Us, Them and a Little Bit of Bourbon: A Weekend in Louisville, Kentucky
Christmas in May arrived over Memorial Day weekend this year! You see, concert tickets and vacations replaced bottom-of-the-closet holiday offerings in our family years ago; so, “the hubs” and I are off to redeem his yuletide YOLO (I’m so sorry and realize it’s not 2012 but sometimes alliteration is hard…but, I digress) in the form of two tickets to see Roger Waters: Us + Them Tour at the KFC Yum! Center in Louisville, Kentucky. The show is not until Sunday night so, we’re off to find a little trouble to get into on this long and needed break of a weekend.
First, a little how we decided to organize this trip. As someone who spends my entire life in planning mode, I’ve decided to start taking a more laissez-faire approach to my downtime. In recent years, I have developed a vacation planning mantra: “top three and then, let’s see.” We decide our top three, absolute “I will be sad if I miss this” stops and then let the wind take us where it may.
Conveniently, I am traveling with a bit of a bourbon connoisseur so, a trip to Louisville has him up and at ‘em on this Saturday morning like a six-year-old girl headed to a Disney princess breakfast. Our first stop on the list of top three: Bulleit Bourbon and the Stitzel-Weller Distillery. A few bottles of Bulleit have passed through our home over the years and we’re curious to see where they start their journey. We arrived on this steamy Saturday and quickly found ourselves among the throngs of other weekend wanderlusters out to explore this most urban of the locations we would visit; like, literally in the backyard of a few nearby homes and businesses. We hurriedly signed up for the next available tour and tasting. This tour followed the formula of many such distillery tours with a visit to their innovation space, the barrelhouse and back to Tom Bulleit, Master Distiller’s, office and then on to a tasting room. It’s a quick 30-minute tour of a historic and interesting space. The $10.00 per person admission (for those 21 and over, 21 and under are free) included the tour and a sample tasting of Bulleit’s flagship Bulliet Bourbon, the Bulleit Small Batch, Bulleit 10 Year and Bulleit Barrel Strength. We walked away with a pint bottle of the Bulleit Strength which we’re told is currently only available at the distillery. Overall, this was a small time commitment, limited walking tour with some fun anecdotes about things like the famous crooked Bulleit label. For true hands-on/show me experience enthusiasts, it’s important to note that the bourbon is not actually made at this location, making this outing more a casual tourist stop.
Must-stop number two? Four Roses Distillery. This is a sentimental favorite, to be sure, as Four Roses Bourbon harkens back to many a libation-laced memory for my husband and his buddies both new and old. Four Roses was about an hour drive from our hotel, but it was most certainly a beautiful hour. Rolling green pastures just as a Kentucky postcard would have you believe. The greatest danger on this commute? The distraction and desire to stop at all the distillery locations you see along the way. But, it’s Sunday now and our open distilleries are somewhat limited plus, once again, this is on our top three list. We arrive to a beautiful location that seems to spring up out of nowhere and is more reminiscent of a Spanish mission than a Kentucky plantation. We’ve done a distillery tour or two in our time, plus the day is getting away from us and we’d like to visit another stop today so, we opt to do the tasting tour only.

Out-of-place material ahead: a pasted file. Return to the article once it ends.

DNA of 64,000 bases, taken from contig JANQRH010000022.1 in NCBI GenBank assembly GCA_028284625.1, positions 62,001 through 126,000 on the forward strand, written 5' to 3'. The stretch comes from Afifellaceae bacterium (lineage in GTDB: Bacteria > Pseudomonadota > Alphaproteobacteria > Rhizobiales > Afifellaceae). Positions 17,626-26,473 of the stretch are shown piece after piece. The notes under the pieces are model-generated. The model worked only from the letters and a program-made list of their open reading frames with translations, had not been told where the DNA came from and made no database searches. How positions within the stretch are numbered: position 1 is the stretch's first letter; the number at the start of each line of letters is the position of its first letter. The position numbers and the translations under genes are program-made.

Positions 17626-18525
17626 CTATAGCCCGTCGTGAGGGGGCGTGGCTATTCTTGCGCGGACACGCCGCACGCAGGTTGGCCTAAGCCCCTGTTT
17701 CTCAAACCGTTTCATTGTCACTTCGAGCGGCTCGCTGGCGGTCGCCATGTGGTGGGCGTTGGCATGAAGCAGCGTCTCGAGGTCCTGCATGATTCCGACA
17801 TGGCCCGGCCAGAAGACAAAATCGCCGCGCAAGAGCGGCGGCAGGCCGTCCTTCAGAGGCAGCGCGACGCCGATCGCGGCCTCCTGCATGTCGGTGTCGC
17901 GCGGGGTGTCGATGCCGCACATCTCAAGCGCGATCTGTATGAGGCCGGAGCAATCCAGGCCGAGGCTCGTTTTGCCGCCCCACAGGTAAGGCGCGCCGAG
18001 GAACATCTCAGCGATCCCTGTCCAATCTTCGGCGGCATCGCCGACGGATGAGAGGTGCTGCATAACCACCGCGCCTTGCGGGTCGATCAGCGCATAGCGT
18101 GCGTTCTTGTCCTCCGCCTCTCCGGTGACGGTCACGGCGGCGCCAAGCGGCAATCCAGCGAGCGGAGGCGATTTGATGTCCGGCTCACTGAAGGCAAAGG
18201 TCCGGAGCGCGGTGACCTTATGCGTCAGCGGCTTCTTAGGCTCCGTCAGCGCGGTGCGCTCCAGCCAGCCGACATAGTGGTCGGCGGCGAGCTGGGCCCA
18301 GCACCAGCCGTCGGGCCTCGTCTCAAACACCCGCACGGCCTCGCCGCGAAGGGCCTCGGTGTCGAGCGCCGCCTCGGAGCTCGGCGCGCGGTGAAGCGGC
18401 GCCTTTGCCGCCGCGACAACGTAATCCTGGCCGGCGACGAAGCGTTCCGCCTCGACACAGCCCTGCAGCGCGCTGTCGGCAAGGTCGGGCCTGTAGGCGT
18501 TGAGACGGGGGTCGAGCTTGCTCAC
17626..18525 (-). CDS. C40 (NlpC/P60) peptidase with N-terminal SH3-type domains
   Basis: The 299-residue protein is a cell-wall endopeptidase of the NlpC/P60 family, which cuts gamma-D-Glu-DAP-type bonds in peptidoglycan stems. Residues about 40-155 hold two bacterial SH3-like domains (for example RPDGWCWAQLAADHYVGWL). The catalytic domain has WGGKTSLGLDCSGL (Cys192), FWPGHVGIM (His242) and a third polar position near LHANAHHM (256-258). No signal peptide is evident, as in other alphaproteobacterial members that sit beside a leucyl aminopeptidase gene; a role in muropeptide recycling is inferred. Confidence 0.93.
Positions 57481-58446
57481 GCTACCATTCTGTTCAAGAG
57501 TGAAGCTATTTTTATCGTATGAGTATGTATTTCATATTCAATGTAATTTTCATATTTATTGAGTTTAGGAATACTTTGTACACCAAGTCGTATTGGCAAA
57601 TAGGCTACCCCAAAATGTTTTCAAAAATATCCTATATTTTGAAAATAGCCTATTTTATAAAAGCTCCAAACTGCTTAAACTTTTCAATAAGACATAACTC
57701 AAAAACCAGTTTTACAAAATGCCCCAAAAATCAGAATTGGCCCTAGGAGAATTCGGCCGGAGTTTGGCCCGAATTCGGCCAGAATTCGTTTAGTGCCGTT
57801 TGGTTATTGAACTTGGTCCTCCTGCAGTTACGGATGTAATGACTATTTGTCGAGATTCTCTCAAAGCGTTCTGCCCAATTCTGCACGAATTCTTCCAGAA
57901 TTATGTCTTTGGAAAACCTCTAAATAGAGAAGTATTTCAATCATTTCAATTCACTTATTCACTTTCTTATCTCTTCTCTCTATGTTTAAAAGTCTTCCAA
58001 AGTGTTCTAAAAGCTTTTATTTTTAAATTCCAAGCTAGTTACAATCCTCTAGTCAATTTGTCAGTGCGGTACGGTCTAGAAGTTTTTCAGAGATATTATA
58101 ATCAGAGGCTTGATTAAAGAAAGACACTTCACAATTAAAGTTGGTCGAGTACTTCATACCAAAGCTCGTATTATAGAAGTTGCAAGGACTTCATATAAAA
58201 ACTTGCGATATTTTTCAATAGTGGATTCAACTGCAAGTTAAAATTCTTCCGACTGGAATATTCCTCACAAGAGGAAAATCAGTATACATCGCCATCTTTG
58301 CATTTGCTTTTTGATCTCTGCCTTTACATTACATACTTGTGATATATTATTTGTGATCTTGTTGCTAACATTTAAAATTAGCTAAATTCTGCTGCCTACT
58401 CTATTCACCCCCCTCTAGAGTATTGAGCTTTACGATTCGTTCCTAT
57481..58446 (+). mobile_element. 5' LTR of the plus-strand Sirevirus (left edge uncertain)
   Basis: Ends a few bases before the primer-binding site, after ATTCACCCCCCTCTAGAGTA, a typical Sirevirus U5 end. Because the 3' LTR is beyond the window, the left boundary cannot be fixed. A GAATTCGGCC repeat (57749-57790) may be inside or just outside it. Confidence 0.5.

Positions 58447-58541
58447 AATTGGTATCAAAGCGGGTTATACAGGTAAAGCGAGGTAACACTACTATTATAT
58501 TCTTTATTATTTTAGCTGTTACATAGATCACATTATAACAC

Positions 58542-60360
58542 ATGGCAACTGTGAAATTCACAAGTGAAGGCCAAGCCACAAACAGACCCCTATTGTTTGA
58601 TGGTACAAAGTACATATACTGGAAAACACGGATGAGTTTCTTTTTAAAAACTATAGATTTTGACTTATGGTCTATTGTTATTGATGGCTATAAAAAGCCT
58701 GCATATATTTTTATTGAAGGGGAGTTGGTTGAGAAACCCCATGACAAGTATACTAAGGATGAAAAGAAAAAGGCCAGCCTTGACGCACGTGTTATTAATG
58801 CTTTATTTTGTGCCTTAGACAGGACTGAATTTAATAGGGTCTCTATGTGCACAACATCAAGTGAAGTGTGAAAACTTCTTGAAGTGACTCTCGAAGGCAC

Here’s where I should probably stop and go on record as letting you know that, between you and me, I’m not a bourbon drinker. As I mentioned before, this particular trip was a gift and I’m being a “sport” about this whole thing.
BUT, as far as my totally unqualified palate, this is my favorite stop. The “A Taste of History” tasting included samplings of Four Roses Bourbon, Four Roses Small Batch and Four Roses Single Barrel. I find the bourbon surprisingly smooth, the guide leading the tasting (shout out to Tobey) seemed very knowledgeable and gave us some great history about the brand and we got to keep our beautiful tasting glasses which they wrapped up for travel, all for only $5.00 per person. This felt like a win, win, win to me. Totally recommend.
As I mentioned, it’s now Sunday and we’re frantically trying to fill our day and probably more-truthfully grab another stamp on our Kentucky Bourbon Trail Passport. The internet business hours cross-checked against distance from current location dance begins (be aware, we found hours of operation info to be wildly inaccurate. If you’re more of an hour-by-hour planner, I suggest making phone calls to each location.) We arrive at Woodford Reserve Distillery with what we estimate is about 15-minutes until closing. Turns out, not so, those incorrect internet business hours worked in our favor on this day. In short review, Woodford Reserve was slammed with people on this day, all tours were sold out, the gift shop was almost too full to move in, but I also found it, as a non-bourbon drinker, to be the most-picturesque of our stops so far and was glad we didn’t miss it. Closing time approaching or not we don’t have long to spend because we’re off to the main event of this visit, the “tour date” to our “travel.”